M3-agonists used systemically: Pilocarpine Civimeline have been shown to relieve symptoms but dosage must be adjusted carefully to limit systemic side-effects
    P2Y2 agonists, Ecabet sodium;15-HETE are currently under study.
  • If we look at the mechanisms causing dry eye disease, we can focus on the ocular surface and the lacrimal and Meibomian glands as targets.
    Events at the ocular surface are relevant to all forms of dry eye. These are tear hyperosmolarity and the release of inflammatory mediators and proteases (MMPs); mucosal inflammation leading to epithelial apoptosis, glycocalyx changes and goblet cell loss. Corneal nerve damage can lead to loss of sensory drive to the lacrimal gland.
    In SSDE and less, in NSDE, the lacrimal gland is infiltrated by autoreactive T-cells, and, importantly, to the accumulation of hyper-reactive B-cells. There is primary acinar cell loss. In scarring diseases such as Stevens Johnson syndrome the primary event if duct obstruction.
    In MGD-related dry eye I assume that the primary event is terminal duct obstruction due to epithelial keratinization and glandular loss is secondary.
  • MGD-associated Symptoms
    MGD - alone
    MGD –ocular surface disease
    MGD –Evaporative Dry Eye
  • The TFLL is a viscoelastic structure which, in the normal eye, spreads in the upsyroke of the blink, to stabilise in about 1 sec. It is possible to measure the initial rate of spreading by DR-1, video interferometry, by the shift of pattern over time. (Yokoi 2004? 2011 this ARVO)
    In this example, the rate was estimated to be 10.4 mm/sec
    This compares to a rate for the upstroke of the blink of about 60 mm/s and of the downstroke, around 180 mm/s (Nakamura e a 2008)
  • Tear physiology: The healthy eye is bathed continuously with tears and the tear film is refreshed continuously with each blink. The interblink interval is about 5 seconds. Lengthening this interval increases the period over which evaporative loss can occur. It may contribute to the occurrence of dry associated with Parkinson’s disease or when working at a computer terminal.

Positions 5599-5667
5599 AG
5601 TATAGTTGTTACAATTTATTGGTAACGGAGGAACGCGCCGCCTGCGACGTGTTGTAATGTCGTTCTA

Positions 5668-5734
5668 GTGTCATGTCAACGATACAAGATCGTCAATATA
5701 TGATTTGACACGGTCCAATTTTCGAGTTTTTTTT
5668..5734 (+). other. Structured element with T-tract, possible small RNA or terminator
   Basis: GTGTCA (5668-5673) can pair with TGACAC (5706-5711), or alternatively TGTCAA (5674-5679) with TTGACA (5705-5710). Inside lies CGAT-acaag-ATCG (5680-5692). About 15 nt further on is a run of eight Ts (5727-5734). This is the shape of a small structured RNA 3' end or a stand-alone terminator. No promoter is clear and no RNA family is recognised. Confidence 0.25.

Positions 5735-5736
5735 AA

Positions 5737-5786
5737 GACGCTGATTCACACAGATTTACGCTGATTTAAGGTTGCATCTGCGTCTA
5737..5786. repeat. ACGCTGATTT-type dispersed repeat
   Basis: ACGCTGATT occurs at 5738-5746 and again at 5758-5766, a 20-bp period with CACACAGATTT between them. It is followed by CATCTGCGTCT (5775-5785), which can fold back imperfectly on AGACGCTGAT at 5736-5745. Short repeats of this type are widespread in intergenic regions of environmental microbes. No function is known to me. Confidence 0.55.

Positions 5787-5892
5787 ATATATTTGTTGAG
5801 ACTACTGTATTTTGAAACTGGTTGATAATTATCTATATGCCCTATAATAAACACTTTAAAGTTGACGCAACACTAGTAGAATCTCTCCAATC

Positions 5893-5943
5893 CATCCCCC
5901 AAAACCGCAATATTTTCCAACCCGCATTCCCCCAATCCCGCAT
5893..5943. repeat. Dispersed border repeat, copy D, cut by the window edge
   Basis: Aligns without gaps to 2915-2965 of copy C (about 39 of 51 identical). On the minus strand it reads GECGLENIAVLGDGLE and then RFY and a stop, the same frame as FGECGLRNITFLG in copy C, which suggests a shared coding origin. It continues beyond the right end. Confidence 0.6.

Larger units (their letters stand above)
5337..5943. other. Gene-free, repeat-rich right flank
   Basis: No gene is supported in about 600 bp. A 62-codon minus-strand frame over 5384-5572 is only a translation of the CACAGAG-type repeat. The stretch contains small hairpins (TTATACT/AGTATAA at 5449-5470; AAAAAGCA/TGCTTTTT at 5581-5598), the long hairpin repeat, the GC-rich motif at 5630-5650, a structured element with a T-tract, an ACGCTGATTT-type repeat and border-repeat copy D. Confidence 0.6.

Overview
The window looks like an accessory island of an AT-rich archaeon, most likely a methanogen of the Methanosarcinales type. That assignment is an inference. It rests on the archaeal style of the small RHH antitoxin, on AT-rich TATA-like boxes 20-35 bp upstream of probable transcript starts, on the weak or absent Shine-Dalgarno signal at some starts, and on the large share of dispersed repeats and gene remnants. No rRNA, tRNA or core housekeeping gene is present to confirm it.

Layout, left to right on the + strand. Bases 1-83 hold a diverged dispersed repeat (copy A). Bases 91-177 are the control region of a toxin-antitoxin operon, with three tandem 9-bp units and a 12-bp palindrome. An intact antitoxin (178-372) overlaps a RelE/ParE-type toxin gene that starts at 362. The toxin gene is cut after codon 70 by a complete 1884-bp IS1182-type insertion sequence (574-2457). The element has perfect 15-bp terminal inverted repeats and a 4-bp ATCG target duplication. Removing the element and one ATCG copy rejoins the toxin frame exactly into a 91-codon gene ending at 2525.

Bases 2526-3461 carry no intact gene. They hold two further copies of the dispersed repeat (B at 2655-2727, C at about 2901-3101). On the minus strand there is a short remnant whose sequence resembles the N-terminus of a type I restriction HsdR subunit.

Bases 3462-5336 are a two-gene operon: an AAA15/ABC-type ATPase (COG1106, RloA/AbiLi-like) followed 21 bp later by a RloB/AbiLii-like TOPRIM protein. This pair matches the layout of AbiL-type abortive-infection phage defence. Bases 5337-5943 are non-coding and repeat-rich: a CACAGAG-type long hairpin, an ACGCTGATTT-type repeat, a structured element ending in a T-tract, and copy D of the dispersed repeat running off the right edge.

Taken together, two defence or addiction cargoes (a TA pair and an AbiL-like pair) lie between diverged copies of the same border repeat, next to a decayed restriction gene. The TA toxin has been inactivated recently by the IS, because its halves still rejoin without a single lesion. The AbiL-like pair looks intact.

• Prostanoids, cytokines, neurokinins, neuromediators - sources of pain
  • Total phospholipid 10.17 %
  • Lissamine green staining seen in a subject after removal of soft contact lens.
    I believe the area indicated by the arrow may be Shiraishi’s LWE-like lesion. However, I wonder if this lesion may in fact be Marx’s line in a diseased state.
  • Grades
    Bron Mathers
    Pflugfelder
    Nichols
  • Blepharitis- Inflammation of Whole Lid
    Marginal Blepharitis- Inflammation of the lid margin
    Anterior blepharitis
    Posterior blepharitis
  • Rmshort –RST
    Ari-Hooked
    30 second rule
    Firefly forest
  • Add: Tea Tree Oil 50% with TTO shampoo – for demodex Tseng
    MGD
    Liposomal spray: Dausch 2006; Khaireddin Schmidt 2009
    Heat measures:
    infra red heat- Goto 2002;
    warm moist air – Mitra 2005; Matsumoto 2006
    Orghexa masks – Ishida 2008
    Fucidic acid: Success in rosacea blepharitis, above tetracycline – but not in non-rosacea blepharitis Seal and Ficker.
    Metronidazole gel 1% in ocular rosacea. Barnhorst 1996
    Azithromycin % drop bd : Luchs 2008 MGD
  • Inflammatory products of the LG or Lid margin could modify the surface phenotype.
    Osmotic stress (350-500mOsm/L) stimulates signaling cascade in the epithelium (JNK, ERK, MAPK) inducing release of
    Pro-inflammatory mediators (IL-1, IL-8; TNF; MMPs 9, 13, 1, 3)
    Induction of cornified envelope proteins,
    reduced cell viability
    apoptosis via cytochrome C-mediated death pathway.
    Tong 2010 Calgranulin A and B correlate with MGD severity, redness and visual blur; A, with gritty sensation. The calgranulins are cornified envelope proteins which also act in stress signalling, innate immunity and barrier functions. Role in the keratinisation process of MGD? Tsai et al 2006 found the presence of peptides in Meibomian secretions ( interferon regulatory factor =3 and and tyrosine kinase –C) which may have an inflammatory role.
  • Lymphoedema Distichiasis syndrome if a familial disorder now know to be caused by mutations, deletions and insertions in the transcription factor gene, FOXC2 (Fang et al 2000. At least some mutations affect the DNA recognition helix which therefore is presumed to affect DNA binding and transcription (Berry 2005. One mutation also influences nuclear localisation in the cell. References to the phenotype may be found in Erickson 2001; Brice 2002; Traboulsi 2002 and Brooks 2003. FOXC2 is expressed in lymphatic tissues and other tissues involved in the syndrome (Dagenais 2004).
    Conditions associated with the disorder include: cleft palate (Baluau); extradural arachnoid cysts (Yabuchi); Type I extraspinal cysts (Kanagu) and renal disease with diabetes mellitus. (Yldrum-Turruner 2005)
    Fig, 1. Lower eyelids. A, Normal monkey eyelid. The Meibomian glands (G) and hair follicles
    (H) are well developed. F, Follicle of cilium; S, skin; M, muscle; C, palpebral conjunctiva. B,
    Eyelid of monkey fed 86.6 mg of PCB in 1 month. The Meibomian glands have atrophied. The
    ducts of the glands (D) are filled with hyperkeratotic cell debris. Although the follicle of the
    cilium appears intact, no hair follicle is seen. (x34.)